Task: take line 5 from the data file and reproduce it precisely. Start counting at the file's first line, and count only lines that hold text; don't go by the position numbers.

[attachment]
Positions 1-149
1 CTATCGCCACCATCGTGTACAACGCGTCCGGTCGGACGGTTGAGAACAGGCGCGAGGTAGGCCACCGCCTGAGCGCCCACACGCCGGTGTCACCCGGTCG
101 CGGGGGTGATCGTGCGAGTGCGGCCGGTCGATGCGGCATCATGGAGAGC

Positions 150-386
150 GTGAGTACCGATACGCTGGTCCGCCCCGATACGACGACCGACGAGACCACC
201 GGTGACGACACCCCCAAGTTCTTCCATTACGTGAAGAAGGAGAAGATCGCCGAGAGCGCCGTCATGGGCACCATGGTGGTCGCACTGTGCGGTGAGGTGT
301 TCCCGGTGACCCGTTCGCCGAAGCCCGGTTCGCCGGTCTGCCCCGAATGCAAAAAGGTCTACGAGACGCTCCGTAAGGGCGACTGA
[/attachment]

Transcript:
150 GTGAGTACCGATACGCTGGTCCGCCCCGATACGACGACCGACGAGACCACC